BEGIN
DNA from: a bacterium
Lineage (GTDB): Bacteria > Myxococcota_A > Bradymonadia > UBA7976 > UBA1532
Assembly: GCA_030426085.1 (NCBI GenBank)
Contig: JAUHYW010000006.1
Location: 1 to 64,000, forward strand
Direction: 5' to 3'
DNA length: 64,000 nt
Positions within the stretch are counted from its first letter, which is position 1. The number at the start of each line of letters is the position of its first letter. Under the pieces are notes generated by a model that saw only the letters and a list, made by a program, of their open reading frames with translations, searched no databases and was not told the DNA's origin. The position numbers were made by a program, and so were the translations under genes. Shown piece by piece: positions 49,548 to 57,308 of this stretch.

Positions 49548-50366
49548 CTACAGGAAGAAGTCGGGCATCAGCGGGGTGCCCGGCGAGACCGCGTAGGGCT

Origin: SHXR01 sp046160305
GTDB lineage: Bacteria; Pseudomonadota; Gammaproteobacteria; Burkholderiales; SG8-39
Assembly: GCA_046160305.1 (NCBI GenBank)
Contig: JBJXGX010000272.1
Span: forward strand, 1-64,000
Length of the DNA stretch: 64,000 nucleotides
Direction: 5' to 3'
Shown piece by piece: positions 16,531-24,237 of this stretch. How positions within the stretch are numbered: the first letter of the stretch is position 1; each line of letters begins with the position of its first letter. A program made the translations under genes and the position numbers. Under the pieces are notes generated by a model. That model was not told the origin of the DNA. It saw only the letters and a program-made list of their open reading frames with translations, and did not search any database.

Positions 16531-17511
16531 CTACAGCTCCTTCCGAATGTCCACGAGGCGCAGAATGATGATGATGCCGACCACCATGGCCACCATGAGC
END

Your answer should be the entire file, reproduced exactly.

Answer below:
DNA from: a bacterium
Lineage (GTDB): Bacteria > Myxococcota_A > Bradymonadia > UBA7976 > UBA1532
Assembly: GCA_030426085.1 (NCBI GenBank)
Contig: JAUHYW010000006.1
Location: 1 to 64,000, forward strand
Direction: 5' to 3'
DNA length: 64,000 nt
Positions within the stretch are counted from its first letter, which is position 1. The number at the start of each line of letters is the position of its first letter. Under the pieces are notes generated by a model that saw only the letters and a list, made by a program, of their open reading frames with translations, searched no databases and was not told the DNA's origin. The position numbers were made by a program, and so were the translations under genes. Shown piece by piece: positions 49,548 to 57,308 of this stretch.

Positions 49548-50366
49548 CTACAGGAAGAAGTCGGGCATCAGCGGGGTGCCCGGCGAGACCGCGTAGGGCT

Origin: SHXR01 sp046160305
GTDB lineage: Bacteria; Pseudomonadota; Gammaproteobacteria; Burkholderiales; SG8-39
Assembly: GCA_046160305.1 (NCBI GenBank)
Contig: JBJXGX010000272.1
Span: forward strand, 1-64,000
Length of the DNA stretch: 64,000 nucleotides
Direction: 5' to 3'
Shown piece by piece: positions 16,531-24,237 of this stretch. How positions within the stretch are numbered: the first letter of the stretch is position 1; each line of letters begins with the position of its first letter. A program made the translations under genes and the position numbers. Under the pieces are notes generated by a model. That model was not told the origin of the DNA. It saw only the letters and a program-made list of their open reading frames with translations, and did not search any database.

Positions 16531-17511
16531 CTACAGCTCCTTCCGAATGTCCACGAGGCGCAGAATGATGATGATGCCGACCACCATGGCCACCATGAGC